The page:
Texas commission recommends move to nonpartisan judicial elections

The fifteen-member Texas Commission on Judicial Selection has issued a formal report recommending that the state move away from partisan judicial elections in favor of nonpartisan elections. A bar majority of the commission members — eight — supported the change. But since most dissenters are state legislators, it seems unlikely that the commission’s recommendations will be followed anytime soon.

The Texas Tribune has an excellent summary and analysis here. A snippet:

“I do not believe the citizens, my constituents of the state of Texas, want this right taken away from them, and I’m not gonna be in a position or be the one who does that,” state Sen. Joan Huffman, R-Houston, said at the committee’s final meeting in December. Huffman, who served as a trial judge in Houston, and said the experience of campaigning for the bench had been valuable.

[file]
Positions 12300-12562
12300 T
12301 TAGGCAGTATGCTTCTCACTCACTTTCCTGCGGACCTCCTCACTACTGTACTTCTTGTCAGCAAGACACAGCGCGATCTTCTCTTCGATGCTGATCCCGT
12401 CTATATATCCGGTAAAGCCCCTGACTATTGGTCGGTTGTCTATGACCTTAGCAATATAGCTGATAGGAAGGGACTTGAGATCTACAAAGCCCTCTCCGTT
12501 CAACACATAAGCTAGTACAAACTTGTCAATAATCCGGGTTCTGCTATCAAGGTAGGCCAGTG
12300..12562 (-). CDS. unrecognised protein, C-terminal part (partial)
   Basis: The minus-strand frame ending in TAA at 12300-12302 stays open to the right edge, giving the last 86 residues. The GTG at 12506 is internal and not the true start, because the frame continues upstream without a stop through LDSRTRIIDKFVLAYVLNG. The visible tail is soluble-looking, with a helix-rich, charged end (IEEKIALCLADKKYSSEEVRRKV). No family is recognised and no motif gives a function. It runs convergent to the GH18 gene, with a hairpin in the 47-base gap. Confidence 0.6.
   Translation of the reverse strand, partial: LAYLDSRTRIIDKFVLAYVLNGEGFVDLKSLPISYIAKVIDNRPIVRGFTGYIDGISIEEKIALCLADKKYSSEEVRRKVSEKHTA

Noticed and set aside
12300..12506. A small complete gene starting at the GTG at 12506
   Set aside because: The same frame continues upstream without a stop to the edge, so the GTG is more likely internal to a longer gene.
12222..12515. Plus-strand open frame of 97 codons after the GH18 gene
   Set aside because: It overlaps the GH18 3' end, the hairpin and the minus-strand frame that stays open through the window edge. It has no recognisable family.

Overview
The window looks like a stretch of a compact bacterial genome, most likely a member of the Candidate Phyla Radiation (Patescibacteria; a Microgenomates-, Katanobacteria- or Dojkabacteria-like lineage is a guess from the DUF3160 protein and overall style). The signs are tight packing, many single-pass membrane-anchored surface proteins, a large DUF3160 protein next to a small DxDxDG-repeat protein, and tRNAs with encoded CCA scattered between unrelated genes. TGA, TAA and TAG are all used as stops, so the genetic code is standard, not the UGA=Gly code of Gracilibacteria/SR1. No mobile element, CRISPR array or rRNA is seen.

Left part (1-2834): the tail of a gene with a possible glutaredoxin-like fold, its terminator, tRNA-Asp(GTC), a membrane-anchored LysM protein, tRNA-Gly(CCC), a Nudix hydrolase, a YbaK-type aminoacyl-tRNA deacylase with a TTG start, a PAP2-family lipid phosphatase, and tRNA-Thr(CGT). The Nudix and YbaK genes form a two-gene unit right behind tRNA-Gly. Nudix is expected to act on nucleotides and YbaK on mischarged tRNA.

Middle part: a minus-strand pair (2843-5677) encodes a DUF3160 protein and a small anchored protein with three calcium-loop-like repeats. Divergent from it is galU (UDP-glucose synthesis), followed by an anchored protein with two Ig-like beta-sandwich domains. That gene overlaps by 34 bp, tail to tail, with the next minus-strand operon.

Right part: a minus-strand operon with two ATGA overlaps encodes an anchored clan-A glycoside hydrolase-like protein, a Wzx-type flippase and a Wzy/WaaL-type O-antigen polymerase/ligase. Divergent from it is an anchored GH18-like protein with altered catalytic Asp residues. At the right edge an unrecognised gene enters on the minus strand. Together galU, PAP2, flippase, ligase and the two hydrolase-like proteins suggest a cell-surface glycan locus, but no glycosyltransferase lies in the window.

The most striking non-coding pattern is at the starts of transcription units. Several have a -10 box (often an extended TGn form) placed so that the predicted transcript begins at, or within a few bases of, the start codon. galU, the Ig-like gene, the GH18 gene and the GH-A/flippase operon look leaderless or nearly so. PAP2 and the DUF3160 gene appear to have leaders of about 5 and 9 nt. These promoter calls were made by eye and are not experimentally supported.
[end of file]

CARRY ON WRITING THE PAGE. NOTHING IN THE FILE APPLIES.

The counterargument to that came most persuasively from former judges, who have been pointing out for years that while Texans say they cherish their ability to elect judges, they typically have little idea who they’re choosing between.

In Houston, for example, there are dozens of judges on the ballot, lists long enough that even top local attorneys struggle to familiarize themselves with every candidate.

In the absence of better information, voters often turn to the demographic clues they can glean from the ballot itself. In this year’s Democratic judicial primaries, for example, female candidates got more votes than male candidates in every gender-split race, about 30. And in Republican primaries, judicial candidates with Hispanic-sounding surnames have often fared poorly, owing, experts say, to a largely white electorate.

“Judges can be elected even though no one knows who they are,” pointed out Wallace Jefferson, who was the first Black chief justice of the Texas Supreme Court. Instead of vetting the qualifications of the judicial hopefuls they are choosing between, he said, voters often choose based on party affiliation, “or they vote based on the sound of your name.”